Over the past 20 years the airbag has become one of the fundamental safety features fitted to our cars, and with very good reason.
A report published in January 2014 by the NHTSA (the US government’s road safety agency) concluded that fatalities due to side impact road accidents were reduced by 41.3 per cent in cars fitted with curtain and side airbags. Similar studies have shown that in a frontal impact, driver and passenger airbags could reduce deaths by as much as 63 per cent.
Those statistics are reassuring to know, but have you ever wondered what is actually going on in the split second they deploy?
The science behind the safety
In the event of an accident, a car will decelerate very suddenly. This is bad for any of the occupants inside, because they will continue to move at the same velocity until they also hit something stationary – usually the dashboard or steering wheel. This rapid stop is mitigated to some extent by the seatbelt, but it can only achieve so much, which is where airbags play their part.
Put simply, they are large nylon bags, folded neatly into a cubby until they are needed. All over the car, accelerometers detect sudden rates of deceleration which suggest an impact has occurred. These systems are linked to a small explosive device, which ignites to produce a sudden release of nitrogen gas. This gas fills the airbag, rapidly inflating it to cushion the blow for the car’s occupants. This entire process takes only four hundredths of a second.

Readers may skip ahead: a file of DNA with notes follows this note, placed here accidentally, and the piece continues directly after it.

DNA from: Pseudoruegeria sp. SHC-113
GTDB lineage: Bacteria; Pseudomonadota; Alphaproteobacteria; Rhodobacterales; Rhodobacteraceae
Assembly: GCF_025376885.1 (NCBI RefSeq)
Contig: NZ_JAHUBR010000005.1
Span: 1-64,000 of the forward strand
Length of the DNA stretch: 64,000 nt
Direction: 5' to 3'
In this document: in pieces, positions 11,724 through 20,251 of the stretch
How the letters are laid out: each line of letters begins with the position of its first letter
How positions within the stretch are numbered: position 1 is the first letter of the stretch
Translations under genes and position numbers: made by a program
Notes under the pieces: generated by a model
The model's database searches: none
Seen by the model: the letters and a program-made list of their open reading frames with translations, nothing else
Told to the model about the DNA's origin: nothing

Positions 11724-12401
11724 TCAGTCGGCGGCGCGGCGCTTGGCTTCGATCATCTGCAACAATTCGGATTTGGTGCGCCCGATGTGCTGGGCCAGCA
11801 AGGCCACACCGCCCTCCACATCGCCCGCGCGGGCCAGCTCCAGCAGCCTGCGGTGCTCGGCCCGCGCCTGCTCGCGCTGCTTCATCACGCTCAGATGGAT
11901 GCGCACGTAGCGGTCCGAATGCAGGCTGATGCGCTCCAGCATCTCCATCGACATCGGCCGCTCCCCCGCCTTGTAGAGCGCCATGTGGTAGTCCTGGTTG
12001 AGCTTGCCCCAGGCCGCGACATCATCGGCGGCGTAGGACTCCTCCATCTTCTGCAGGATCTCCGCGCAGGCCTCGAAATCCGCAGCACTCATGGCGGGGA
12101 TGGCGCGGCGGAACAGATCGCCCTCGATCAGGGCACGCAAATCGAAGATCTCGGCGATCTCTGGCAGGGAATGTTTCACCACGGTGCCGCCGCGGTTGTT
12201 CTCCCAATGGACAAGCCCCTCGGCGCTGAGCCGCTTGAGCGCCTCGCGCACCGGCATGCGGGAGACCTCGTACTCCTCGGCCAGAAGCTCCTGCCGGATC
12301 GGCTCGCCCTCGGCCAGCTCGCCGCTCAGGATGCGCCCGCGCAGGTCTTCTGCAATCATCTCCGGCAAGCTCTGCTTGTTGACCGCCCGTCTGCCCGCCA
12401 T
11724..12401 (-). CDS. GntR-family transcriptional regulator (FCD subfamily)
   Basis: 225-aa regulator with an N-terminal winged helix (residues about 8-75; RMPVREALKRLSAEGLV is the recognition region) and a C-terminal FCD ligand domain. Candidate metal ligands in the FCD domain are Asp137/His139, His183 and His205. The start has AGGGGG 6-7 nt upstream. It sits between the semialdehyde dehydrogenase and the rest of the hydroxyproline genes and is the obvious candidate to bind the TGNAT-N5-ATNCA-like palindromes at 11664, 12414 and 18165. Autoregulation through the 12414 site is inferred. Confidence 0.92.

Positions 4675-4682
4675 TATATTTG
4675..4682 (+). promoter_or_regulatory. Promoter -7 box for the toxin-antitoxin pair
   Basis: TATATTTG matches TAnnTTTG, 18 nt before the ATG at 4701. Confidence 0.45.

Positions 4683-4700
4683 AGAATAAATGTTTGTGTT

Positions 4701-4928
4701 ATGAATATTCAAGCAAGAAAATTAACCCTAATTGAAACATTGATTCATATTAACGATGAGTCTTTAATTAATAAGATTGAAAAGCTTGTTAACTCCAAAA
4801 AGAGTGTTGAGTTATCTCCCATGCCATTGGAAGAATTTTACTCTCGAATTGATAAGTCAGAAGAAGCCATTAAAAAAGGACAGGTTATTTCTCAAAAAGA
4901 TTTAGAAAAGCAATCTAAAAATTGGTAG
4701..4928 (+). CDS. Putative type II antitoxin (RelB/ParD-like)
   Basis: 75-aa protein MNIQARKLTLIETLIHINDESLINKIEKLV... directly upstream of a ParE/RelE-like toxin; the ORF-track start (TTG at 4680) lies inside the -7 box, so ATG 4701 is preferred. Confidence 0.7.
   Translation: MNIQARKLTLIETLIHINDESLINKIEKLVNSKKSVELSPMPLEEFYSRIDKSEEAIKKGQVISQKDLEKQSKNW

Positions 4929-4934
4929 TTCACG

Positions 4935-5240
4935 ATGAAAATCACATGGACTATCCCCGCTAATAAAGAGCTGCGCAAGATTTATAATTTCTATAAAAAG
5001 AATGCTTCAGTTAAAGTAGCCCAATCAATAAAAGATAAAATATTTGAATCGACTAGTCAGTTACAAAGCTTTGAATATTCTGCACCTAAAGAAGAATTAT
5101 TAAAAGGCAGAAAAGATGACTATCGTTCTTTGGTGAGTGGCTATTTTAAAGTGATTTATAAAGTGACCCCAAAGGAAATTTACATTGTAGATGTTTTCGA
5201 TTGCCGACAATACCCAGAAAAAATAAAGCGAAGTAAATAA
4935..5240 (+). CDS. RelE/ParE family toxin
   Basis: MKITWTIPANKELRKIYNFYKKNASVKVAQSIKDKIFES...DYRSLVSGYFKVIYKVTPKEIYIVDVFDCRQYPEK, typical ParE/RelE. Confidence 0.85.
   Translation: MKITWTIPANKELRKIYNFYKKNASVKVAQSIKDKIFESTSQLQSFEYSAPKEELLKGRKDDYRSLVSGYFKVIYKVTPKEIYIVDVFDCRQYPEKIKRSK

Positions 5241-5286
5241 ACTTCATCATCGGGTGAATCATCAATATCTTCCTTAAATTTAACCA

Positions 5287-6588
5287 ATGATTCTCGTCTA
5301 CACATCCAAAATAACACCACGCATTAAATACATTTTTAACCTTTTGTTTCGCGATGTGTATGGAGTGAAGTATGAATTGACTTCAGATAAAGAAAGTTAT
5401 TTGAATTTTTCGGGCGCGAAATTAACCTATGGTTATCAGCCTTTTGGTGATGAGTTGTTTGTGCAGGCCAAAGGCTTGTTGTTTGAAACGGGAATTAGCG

How does it feel?
It’s certainly a violent experience – the bang from the airbag’s deployment will probably leave your ears ringing, your face feeling like it’s been punched, and you’ll probably look like a clown thanks to the burst of talcum powder used to lubricate the device while stowed. Luckily, it’ll vastly reduce the risk of injury, so the pros and cons more than balance out favourably.
The first examples of airbags were stowed behind the steering wheel for the driver, and on the dashboard for the front passenger. These still exist today, and are often complemented by extra airbags in the side of the seats or door (side) pillars along the tops of the doors (curtain) and under the steering wheel in the foot well (knee).
Some cars even come with airbags under the bonnet that deploy when the car detects a collision with a pedestrian. The Volvo V40 (below) is one of the cars that gets this feature to help protect anyone unlucky enough to get run over.
Anything else to consider?
If you’re planning on transporting a baby in a child seat in the front of your car then you must ensure the passenger airbag is deactivated – not doing so could injure your child. Passenger airbags are typically deactivated by slotting the car key into a slot in the glovebox or the door frame and turning it – this prevents accidental deactivation.
Now you’re a bit better informed about airbags, take a look at our list of the safest small cars tested by Euro NCAP in 2014.